Mankind’s wish to record an accurate lasting image of what he sees with his eyes has endured since the beginning of time. Early attempts range from pre-historic cave drawings through paintings of the renaissance masters. But it isn’t until the 19th century introduction of cameras and photography that the original wish becomes a reality.

After attempts by many early inventors to construct a workable camera, it is the Frenchman, Louis Daguerre (1787-1851), who finally arrives at a practical solution. His camera is a boxy affair, with an aperture (opening) on the front end allowing a stream of parallel light beams to flow inward through a convex (bowed outward) glass lens. The lens bends the beams until they converge at a focal point at the camera’s back.

Once there, the convergent light strikes a plate – originally silver and later glass – that has been carefully polished and coated with silver iodide. Then a chemically induced miracle occurs when the plate is removed in a dark room, exposed to a vapor of mercury and immersed in a sodium solution that “fixes” a photograph.

For the first time, what the eye can see is captured, via this “light writing” process, on a permanent plate, for framing on a mantelpiece or collection in an album. As such, mortal man is able to record his time on earth for future generations to come.

In 1838 Daguerre takes the first photograph that captures people leading their daily lives, in this case Parisians strolling along the Knight’s Templars Boulevard. Given the long exposure times required to fix images on the plate, those in the crowd who are moving, appear in a blur – a problem that will be addressed by moving shots of people to indoor studios, where they will stand still before the camera for minutes at a time.

The immediate and immense popularity of the initial “daguerreotypes” produce a rush of improvements in early photography.

Daguerre’s silver plates are tricky to handle and result in a reversed image whose shininess is often distracting to the eye. They are initially replaced by two new options:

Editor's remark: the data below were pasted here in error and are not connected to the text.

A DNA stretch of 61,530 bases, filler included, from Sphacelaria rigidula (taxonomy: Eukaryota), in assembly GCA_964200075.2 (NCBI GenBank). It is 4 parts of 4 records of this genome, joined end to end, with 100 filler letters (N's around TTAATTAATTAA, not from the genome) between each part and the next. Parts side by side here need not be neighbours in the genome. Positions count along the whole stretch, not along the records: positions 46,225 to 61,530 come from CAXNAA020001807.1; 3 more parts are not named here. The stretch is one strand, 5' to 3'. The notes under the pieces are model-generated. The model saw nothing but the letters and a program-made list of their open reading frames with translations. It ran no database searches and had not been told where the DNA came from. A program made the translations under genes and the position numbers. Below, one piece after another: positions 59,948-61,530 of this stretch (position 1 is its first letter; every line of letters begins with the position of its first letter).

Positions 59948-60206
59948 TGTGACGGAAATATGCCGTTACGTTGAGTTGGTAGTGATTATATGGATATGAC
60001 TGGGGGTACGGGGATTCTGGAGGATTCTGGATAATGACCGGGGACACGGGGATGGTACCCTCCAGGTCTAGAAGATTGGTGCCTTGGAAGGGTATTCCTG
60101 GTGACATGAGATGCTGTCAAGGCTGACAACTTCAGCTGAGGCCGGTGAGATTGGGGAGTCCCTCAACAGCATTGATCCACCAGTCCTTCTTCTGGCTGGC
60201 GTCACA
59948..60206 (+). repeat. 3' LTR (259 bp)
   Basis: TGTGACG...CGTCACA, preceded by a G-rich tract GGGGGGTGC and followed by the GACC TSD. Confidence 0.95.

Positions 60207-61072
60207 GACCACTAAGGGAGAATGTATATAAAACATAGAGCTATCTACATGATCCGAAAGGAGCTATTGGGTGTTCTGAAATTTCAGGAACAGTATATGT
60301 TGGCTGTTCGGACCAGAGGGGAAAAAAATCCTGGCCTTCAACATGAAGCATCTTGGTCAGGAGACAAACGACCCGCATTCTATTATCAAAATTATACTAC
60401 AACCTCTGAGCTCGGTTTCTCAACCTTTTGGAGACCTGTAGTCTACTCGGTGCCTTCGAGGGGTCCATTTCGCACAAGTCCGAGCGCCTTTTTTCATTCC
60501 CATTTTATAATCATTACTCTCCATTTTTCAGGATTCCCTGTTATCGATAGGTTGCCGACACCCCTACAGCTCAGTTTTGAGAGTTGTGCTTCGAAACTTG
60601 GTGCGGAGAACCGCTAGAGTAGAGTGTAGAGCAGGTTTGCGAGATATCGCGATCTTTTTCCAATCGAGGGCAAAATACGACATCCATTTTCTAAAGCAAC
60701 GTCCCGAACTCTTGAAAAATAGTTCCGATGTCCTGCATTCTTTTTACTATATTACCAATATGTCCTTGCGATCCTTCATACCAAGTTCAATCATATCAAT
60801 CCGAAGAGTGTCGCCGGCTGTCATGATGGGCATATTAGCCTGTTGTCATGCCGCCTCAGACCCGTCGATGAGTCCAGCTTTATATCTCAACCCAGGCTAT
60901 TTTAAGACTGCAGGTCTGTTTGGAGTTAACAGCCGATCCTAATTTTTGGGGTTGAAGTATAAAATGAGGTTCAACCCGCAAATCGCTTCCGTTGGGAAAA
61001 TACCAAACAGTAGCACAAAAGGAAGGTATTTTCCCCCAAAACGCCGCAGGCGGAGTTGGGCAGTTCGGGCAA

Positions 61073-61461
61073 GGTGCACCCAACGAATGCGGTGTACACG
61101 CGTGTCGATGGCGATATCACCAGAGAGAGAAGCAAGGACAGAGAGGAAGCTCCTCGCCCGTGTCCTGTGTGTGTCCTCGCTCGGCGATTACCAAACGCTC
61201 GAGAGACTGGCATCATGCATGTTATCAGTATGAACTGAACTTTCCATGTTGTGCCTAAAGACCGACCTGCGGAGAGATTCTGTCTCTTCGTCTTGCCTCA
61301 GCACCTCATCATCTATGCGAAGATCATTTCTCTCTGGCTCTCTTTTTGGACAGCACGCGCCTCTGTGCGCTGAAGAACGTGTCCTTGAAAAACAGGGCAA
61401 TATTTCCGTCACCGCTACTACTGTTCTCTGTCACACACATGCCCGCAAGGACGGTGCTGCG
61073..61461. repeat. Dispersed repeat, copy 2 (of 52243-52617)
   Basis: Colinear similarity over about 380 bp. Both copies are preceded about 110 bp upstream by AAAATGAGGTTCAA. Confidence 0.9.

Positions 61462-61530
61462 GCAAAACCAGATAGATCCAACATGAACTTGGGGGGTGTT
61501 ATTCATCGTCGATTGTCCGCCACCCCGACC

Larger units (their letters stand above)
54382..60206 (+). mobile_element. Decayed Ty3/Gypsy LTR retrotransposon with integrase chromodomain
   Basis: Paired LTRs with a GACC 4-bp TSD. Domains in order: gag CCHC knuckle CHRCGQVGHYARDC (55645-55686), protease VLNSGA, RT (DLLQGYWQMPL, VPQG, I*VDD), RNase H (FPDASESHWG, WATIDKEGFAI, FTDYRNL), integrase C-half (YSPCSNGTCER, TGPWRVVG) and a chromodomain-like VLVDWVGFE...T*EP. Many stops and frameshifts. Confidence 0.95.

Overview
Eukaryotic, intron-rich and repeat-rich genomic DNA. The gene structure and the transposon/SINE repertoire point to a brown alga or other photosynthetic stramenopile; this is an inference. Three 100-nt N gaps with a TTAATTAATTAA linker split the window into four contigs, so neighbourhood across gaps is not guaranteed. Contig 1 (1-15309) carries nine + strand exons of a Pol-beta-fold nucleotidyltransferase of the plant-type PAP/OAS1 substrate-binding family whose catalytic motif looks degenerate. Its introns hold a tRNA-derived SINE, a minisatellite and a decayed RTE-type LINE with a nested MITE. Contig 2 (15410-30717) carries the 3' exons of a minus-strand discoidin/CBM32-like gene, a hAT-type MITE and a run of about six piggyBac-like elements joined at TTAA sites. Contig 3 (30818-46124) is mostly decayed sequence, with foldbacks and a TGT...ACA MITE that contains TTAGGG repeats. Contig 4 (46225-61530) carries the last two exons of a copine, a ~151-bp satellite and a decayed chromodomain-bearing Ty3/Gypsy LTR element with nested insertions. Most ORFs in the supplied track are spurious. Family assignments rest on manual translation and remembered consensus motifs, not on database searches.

* Ambrotypes. These utilize glass plates, treated with iodized collodion, and backed by black varnish which creates a rich positive image for viewers.   
     * Tintypes. These are a variant of the ambrotype replacing the glass plate with one made from tin, lacquered on the back to again produce a positive image.

Then comes the Carte de Visite, a technical breakthrough that revolutionizes the art.

In 1853, John Adams Whipple of Boston, demonstrates that the negative image fixed on a glass plate can be

transferred through direct contact to cotton paper, specially treated with albumin (egg whites), salt and  silver

nitrite --  the result being a sharp, positive photograph.

When affixed to a sturdy cardboard mount, the result matches the earlier formats in quality, but at a sharply

reduced price.  Better yet, the same image can be transferred over and over again from the same plate,

allowing sitters to often buy a dozen copies for a single dollar. 

The camera itself is also undergoing important refinements. Another Frenchman, Andre Disderi, creates

a box with eight lenses, so that eight identical images can be captured simultaneously on the one glass

plate being exposed. This greatly facilitates production of copies. Likewise, by varying the distances

between the camera and the sitter, “blow-up shots” become available.

By 1858 or so, the Carte de Visite becomes the dominant photographic format, worldwide, and it will endure

until early in the 20th Century and the appearance of Kodak’s personal camera. 

The photography craze in America begins in 1844 when Mathew Brady learns the process, opens

a studio in New York, and begins to publish photographs of the many famous people who flock to his studio.

Everyone in America wants to have their “phiz taken” at a studio and then handed out to a full range of

acquaintances. The urgency of this accelerates greatly when the American Civil War breaks out in 1861, and

those about to go off to the fighting regard these CDV’s as a path to preserving their likeness in case of future tragedy.

Throughout the period, photographers open studios in small towns and large cities, shooting everything in sight and

“branding” their artwork with personalized stamps appearing on the back of the 2.5x4.0 inch cardboard mounts bearing the  images. Along the way they create a documentary of the people and places and events that shape America’s first century as a nation.

At this point, you should be ready to enter the Photographic Book of our website.

Your visit will give you a chance to look first-hand at several thousand of these original 19th century Carte de Visite, from a collection which began in 1986. Some photos are pristine; others exhibit the wear and tear of time and handling. Many have been published before; others have not. Each is accompanied by a brief description and possibly a footnote, signaling that more details are provided in an appendix.

To facilitate your visit, the collection is grouped into topical areas of interest. Thus a simple click on a photo heading will transport you to a range photos: presidents and politicians, tycoons and common men and women, clergymen, abolitionists and suffragettes, slaves and free blacks, their towns and cities and homes and churches, how they made their livings, their education and entertainment, what they saw with their own eyes captured in the “light writing” of cameramen like Mathew Brady.

Those particularly interested in the American Civil War will also find one of the largest photo collections ever assembled of  soldiers, both Union and Confederate.

Robert E. Drane  © 2015   Privacy Policy

About the Photos

A Brief History of 19th Century Photography